a theatre, film & pop culture review
As most sound effects are created in the studio in order to enhance a film, it’s slightly bizarre to think that Tron: Legacy won’t win, given that Gwendolyn Yates Whittle and Addison Teague invented an entirely new aural realm for the film’s video game universe. Sure, it’s ’80s cheesetastic, but it’s exactly what the film requires. The Academy, however, favors more realistic sounds, preferably from big, action-packed summer blockbusters, and thus Inception most nicely fits the bill. One of the most impressive aspects of this visual stunner of a film is actually its amalgamation of sound by director Christopher Nolan’s go-to sound effects guru, Richard King. Frenzied fisticuffs, wildly screeching tires, unhinged locomotives…you name it, King traveled the world to collect and create it. It’s time he also collected his third Oscar (after The Dark Knight and Master and Commander).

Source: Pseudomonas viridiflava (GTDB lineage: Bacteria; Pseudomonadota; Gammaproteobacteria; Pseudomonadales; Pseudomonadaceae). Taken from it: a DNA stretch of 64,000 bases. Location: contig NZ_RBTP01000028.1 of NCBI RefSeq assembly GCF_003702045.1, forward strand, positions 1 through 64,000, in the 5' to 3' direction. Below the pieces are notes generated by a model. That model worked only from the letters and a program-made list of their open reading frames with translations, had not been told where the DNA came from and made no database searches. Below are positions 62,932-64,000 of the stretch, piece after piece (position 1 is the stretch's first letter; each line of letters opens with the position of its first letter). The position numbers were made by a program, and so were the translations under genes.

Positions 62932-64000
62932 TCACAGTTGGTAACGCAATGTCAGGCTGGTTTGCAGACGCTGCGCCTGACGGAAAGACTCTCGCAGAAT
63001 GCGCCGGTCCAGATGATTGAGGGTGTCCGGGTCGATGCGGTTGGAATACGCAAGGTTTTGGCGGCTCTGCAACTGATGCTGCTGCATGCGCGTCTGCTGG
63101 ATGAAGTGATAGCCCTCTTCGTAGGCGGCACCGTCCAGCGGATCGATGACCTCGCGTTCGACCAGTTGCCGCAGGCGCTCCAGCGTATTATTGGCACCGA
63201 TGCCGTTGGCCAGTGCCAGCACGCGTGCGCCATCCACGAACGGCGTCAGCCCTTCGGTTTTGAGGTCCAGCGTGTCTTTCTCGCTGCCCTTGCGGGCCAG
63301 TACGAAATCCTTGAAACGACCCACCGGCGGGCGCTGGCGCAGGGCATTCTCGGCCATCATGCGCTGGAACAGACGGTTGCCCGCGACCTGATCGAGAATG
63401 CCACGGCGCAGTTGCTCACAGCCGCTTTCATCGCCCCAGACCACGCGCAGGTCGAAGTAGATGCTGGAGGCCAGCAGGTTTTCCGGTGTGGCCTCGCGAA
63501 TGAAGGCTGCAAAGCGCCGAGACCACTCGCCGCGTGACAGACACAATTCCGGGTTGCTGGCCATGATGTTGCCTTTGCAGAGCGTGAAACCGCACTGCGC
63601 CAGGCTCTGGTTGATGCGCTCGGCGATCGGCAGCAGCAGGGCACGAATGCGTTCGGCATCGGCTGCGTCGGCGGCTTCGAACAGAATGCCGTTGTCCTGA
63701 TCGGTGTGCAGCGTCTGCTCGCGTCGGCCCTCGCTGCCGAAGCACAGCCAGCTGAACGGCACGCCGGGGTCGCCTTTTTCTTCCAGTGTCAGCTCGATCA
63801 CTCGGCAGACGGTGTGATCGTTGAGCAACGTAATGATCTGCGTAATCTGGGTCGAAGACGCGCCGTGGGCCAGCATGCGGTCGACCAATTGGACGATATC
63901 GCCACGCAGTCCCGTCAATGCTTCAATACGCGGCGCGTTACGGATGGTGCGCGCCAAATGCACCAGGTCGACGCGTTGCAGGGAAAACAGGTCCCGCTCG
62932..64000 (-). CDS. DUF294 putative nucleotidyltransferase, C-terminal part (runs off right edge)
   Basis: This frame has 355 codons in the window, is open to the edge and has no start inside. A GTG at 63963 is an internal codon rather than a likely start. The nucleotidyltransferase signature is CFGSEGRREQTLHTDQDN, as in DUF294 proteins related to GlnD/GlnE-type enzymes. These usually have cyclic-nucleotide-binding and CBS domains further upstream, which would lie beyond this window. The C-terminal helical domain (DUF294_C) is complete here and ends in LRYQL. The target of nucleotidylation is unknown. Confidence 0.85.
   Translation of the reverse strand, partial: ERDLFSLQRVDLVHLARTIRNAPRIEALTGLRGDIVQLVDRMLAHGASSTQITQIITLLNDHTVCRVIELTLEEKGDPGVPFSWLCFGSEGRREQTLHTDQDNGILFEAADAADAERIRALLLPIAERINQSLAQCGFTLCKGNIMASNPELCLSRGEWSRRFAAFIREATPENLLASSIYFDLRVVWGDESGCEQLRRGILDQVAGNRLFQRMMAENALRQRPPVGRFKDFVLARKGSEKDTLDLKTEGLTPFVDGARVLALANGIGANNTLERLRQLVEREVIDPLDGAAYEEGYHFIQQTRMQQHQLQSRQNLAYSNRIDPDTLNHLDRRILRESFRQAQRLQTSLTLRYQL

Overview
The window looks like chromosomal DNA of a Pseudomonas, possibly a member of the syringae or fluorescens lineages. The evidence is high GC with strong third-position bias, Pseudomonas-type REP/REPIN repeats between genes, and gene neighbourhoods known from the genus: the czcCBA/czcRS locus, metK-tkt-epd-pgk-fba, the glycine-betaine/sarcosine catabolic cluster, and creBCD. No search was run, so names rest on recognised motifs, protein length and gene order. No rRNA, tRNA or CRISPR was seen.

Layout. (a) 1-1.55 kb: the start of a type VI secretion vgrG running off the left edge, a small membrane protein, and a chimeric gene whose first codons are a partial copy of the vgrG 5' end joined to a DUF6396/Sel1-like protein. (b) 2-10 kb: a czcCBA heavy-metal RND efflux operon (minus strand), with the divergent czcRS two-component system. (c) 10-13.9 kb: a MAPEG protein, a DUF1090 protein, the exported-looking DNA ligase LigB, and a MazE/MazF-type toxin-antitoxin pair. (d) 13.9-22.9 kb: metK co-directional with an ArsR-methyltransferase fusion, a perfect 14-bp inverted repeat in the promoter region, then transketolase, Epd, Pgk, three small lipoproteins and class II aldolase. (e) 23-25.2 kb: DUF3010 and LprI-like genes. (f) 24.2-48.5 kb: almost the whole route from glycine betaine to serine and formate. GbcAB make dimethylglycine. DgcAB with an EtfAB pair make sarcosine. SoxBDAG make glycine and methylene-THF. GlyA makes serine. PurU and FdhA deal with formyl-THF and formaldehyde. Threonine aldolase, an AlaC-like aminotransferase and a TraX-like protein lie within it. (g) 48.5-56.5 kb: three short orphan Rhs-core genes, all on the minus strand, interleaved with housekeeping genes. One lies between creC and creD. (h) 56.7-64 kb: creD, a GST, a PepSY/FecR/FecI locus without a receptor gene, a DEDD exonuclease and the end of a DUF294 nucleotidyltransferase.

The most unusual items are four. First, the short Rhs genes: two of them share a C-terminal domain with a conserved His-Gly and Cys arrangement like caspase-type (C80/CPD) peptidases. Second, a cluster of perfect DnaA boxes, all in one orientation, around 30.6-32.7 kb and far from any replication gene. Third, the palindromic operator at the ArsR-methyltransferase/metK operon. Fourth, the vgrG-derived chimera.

Toy Story 3 is book-ended by spiffy action sequences that incorporate the expertise of sound designers Tom Myers and Michael Silvers, but Pixar’s history in this category is not a good one, having only won once before despite repeated nominations. Unstoppable on the other hand is nothing but sound. In addition to the constant “tense” musical scoring, Mark P. Stoeckinger crams the film full of tires screeching, trains chugging, whistles blowing, gravel crunching, glass shattering, and so much more it’s impossible to list it all. It’s actually quite impressive, as the sound is what drives the otherwise uninteresting film, constantly raising the stakes and pushing the action forward. Unfortunately, Unstoppable is on sound-overload, and at some point it just comes across as noise. Thinking of True Grit, it’s hard to recall sound specifics, and while that could be a good thing for a Coen Brothers Western (demonstrating cohesiveness rather than the ostentatious like its co-nominee, Unstoppable), Skip Lievsay and Craig Berkey’s nomination seems to be a bit of a head-scratcher. And we all know that Aronofsky’s Black Swan wouldn’t be nearly effective without the creepy, tension-fueled, paranoid sounds (wings flapping, anyone?) created by Craig Henighan.